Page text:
Jonathan Strahan’s The Best Science Fiction & Fantasy of the Year is a different kettle of fish to the SALT Best British Short Stories (see yesterday’s post), with equally powerful work by–among many others–Madeline Ashby, Caitlin Kiernan, Ian MacDonald & Adam Roberts. “Cave & Julia” is my contribution. If you haven’t read the story yet, or you’d just like a print copy, this is the place to go.

‘M. John Harrison — one of Britain’s premier writers of any sort — is represented by the haunting and beautiful “Cave and Julia.”‘ –Chicago Tribune.

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awake early

Daybreak at the ship hospital, dawn along the Dock of Dreams. May’s my favourite month. It’s a hairline fracture of the heart. It’s a smear of flight across the back of an eye. I see your shadow on your wall, your small pile of objects. Those are my objects too. I’m alive to all of that. Meanwhile I hear you whisper, “I feel really different to myself this morning.” It’s all right. You can get up now, they’ll never hear us. There’s a dry wind in the corners, smelling of salt and onions. But one day we’ll feel warm again.

explaining the undiscovered continent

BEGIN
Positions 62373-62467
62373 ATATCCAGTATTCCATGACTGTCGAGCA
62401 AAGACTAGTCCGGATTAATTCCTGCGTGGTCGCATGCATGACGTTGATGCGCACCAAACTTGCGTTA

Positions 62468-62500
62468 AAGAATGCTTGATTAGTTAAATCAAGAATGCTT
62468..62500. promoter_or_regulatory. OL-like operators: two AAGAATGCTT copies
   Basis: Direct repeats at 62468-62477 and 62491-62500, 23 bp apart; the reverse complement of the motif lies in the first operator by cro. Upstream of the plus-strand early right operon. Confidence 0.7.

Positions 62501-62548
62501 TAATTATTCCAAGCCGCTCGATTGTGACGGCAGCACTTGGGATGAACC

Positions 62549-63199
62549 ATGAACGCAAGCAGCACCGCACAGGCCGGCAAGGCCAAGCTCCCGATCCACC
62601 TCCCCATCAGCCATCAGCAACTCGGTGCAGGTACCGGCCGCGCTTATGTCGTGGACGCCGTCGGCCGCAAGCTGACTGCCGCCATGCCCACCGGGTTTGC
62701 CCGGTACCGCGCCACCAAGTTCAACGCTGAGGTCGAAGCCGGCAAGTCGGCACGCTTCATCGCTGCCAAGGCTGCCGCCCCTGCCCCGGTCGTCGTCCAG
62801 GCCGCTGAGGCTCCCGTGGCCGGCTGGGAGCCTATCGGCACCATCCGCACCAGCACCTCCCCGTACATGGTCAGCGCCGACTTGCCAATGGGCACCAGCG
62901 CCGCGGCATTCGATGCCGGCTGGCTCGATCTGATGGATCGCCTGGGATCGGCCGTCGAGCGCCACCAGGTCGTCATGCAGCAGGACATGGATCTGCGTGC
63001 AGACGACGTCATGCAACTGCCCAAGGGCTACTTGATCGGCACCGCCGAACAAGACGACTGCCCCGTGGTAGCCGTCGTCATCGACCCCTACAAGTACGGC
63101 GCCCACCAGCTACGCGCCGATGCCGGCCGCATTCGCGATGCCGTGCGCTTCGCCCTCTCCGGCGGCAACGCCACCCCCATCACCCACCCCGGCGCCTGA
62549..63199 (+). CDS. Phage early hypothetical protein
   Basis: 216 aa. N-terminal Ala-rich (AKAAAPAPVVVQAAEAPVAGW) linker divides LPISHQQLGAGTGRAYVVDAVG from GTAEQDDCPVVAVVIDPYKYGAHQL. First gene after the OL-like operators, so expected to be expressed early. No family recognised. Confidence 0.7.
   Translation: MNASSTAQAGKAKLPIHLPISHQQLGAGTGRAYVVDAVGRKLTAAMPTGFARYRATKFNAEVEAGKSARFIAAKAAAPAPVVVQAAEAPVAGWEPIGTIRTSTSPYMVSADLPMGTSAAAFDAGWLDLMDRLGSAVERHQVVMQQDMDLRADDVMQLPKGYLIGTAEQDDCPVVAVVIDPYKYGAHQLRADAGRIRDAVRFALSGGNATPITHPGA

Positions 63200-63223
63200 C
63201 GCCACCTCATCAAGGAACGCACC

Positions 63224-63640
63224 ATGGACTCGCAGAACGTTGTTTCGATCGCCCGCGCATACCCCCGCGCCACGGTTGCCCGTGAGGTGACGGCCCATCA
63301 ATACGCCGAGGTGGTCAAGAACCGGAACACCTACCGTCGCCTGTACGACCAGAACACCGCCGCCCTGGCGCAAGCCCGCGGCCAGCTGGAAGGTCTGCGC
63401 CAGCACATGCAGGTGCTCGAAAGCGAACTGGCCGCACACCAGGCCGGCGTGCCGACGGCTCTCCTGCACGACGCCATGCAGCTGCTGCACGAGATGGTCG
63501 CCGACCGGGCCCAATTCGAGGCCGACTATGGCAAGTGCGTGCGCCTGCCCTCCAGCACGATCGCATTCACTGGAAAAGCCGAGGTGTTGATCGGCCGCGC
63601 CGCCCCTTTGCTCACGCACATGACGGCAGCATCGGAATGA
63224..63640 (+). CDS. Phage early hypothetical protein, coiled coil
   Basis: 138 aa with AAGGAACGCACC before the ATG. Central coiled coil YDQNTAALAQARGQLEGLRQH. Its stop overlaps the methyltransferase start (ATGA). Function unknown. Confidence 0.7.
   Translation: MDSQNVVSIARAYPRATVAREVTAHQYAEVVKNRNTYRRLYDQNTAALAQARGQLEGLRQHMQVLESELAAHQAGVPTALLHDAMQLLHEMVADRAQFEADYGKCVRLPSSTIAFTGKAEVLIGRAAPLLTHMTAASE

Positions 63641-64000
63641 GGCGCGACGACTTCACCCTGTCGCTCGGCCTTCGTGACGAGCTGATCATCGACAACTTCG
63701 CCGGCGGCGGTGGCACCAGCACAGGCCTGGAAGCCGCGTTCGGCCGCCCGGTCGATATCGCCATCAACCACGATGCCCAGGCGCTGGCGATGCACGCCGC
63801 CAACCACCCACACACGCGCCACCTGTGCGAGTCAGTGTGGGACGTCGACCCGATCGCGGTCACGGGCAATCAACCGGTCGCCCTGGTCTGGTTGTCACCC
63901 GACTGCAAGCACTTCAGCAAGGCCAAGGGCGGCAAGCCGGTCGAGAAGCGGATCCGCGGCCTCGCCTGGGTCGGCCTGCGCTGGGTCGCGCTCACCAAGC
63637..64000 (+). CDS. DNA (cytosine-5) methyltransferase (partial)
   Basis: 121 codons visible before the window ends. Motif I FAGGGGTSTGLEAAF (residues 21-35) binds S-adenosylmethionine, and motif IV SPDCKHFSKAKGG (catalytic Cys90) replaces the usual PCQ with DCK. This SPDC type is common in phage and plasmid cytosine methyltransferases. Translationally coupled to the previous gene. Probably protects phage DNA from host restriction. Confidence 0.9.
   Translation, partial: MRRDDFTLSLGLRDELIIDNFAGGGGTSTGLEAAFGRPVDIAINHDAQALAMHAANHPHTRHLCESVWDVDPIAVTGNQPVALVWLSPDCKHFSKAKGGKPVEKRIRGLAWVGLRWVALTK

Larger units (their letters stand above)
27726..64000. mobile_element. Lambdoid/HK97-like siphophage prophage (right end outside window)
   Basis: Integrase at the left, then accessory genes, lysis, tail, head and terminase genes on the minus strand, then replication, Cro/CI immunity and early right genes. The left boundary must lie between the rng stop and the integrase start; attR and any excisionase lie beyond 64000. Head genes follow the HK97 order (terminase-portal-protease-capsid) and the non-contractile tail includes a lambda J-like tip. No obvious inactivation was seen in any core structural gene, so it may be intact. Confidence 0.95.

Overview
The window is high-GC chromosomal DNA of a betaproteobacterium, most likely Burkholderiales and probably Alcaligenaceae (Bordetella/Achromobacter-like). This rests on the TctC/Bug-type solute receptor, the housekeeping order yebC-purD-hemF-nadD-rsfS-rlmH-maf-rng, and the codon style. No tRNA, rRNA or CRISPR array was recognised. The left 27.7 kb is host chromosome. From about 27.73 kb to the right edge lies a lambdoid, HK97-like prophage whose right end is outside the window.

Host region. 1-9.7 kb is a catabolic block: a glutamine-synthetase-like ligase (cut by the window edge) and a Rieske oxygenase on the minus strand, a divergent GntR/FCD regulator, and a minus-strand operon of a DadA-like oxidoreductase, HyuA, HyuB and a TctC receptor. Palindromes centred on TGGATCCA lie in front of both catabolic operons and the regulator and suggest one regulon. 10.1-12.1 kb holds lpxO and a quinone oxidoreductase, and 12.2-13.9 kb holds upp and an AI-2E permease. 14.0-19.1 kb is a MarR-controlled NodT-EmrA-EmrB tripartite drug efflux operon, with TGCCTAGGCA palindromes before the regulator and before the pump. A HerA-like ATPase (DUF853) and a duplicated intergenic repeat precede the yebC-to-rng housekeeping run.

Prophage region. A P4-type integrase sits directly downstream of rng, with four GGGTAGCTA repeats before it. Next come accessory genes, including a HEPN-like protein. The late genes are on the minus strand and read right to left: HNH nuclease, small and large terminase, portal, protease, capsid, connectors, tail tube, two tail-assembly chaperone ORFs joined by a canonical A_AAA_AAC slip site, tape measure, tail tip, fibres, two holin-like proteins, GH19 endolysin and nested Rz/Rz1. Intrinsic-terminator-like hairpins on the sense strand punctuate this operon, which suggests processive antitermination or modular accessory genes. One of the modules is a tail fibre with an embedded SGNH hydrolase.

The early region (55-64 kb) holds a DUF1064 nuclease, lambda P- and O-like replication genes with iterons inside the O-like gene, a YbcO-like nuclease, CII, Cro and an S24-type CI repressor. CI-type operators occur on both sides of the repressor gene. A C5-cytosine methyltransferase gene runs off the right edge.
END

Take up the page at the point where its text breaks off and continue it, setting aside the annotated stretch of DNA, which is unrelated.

All things metal tapping together in the wind. Bleached fishbones one thousand miles from the sea. Sheds where you can get directions & diving apparatus. The inevitable airstream trailer. The inevitable rusty boiler. The inevitable graffito of a coelacanth. The highline of the last tide strewn with yellowish swim bladders of unknown animals like condoms inflated then varnished into fragility. Kilometer upon kilometer of unravelled polypropylene rope. Tin signs. Tied knots. A sense of petrol. Then the cliffs! with their abandoned funicular slicing up through maroon sandstone “to the plateau above”. Windows of static ice cream parlours. Buildings filled to the fourth storey with the grey flock from old padded bags. “This is where we’ll dive.” As far as anyone can tell, they lived in threes or fives, odd numbers anyway. Each household kept a small allosaur on a bit of coloured string. We have no idea who they were or when they were here or what they wanted out of life. That’s the attraction. (& afterwards to sit in the boat, tired, happy, washing a small blue item in the most gentle solvent: no one will ever know what it is.)